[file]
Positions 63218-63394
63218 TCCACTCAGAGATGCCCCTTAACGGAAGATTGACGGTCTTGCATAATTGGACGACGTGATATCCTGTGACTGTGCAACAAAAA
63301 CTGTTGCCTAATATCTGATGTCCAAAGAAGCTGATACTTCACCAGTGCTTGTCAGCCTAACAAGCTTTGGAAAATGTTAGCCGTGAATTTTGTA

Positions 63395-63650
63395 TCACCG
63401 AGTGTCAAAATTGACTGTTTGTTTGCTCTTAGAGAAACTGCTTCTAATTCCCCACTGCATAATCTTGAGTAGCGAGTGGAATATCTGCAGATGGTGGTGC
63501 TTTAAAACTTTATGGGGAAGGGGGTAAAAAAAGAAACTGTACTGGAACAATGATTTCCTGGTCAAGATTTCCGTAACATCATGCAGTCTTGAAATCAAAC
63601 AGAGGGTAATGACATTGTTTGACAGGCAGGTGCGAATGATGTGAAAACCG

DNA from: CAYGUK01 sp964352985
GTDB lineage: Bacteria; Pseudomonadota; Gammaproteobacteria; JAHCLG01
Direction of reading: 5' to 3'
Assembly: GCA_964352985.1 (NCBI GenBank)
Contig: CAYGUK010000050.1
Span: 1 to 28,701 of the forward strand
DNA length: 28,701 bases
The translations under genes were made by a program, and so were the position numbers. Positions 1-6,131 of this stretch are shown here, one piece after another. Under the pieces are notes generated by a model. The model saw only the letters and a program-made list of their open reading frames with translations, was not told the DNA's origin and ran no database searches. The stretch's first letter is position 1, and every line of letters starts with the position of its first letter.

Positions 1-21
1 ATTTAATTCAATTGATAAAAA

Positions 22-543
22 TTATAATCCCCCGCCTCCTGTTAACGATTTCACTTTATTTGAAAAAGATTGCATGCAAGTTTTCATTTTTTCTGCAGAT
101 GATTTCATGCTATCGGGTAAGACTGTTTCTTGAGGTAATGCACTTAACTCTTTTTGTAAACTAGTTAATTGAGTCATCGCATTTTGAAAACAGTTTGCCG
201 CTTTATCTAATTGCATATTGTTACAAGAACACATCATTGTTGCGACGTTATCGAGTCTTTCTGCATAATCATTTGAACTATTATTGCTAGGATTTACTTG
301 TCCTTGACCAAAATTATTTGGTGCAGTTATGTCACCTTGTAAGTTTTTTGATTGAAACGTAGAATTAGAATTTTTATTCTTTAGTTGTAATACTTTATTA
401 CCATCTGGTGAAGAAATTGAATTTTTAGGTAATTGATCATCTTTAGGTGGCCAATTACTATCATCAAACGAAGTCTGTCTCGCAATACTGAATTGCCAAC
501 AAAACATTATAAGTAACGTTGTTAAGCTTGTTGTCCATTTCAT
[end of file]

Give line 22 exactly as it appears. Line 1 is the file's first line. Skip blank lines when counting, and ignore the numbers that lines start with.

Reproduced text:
201 CTTTATCTAATTGCATATTGTTACAAGAACACATCATTGTTGCGACGTTATCGAGTCTTTCTGCATAATCATTTGAACTATTATTGCTAGGATTTACTTG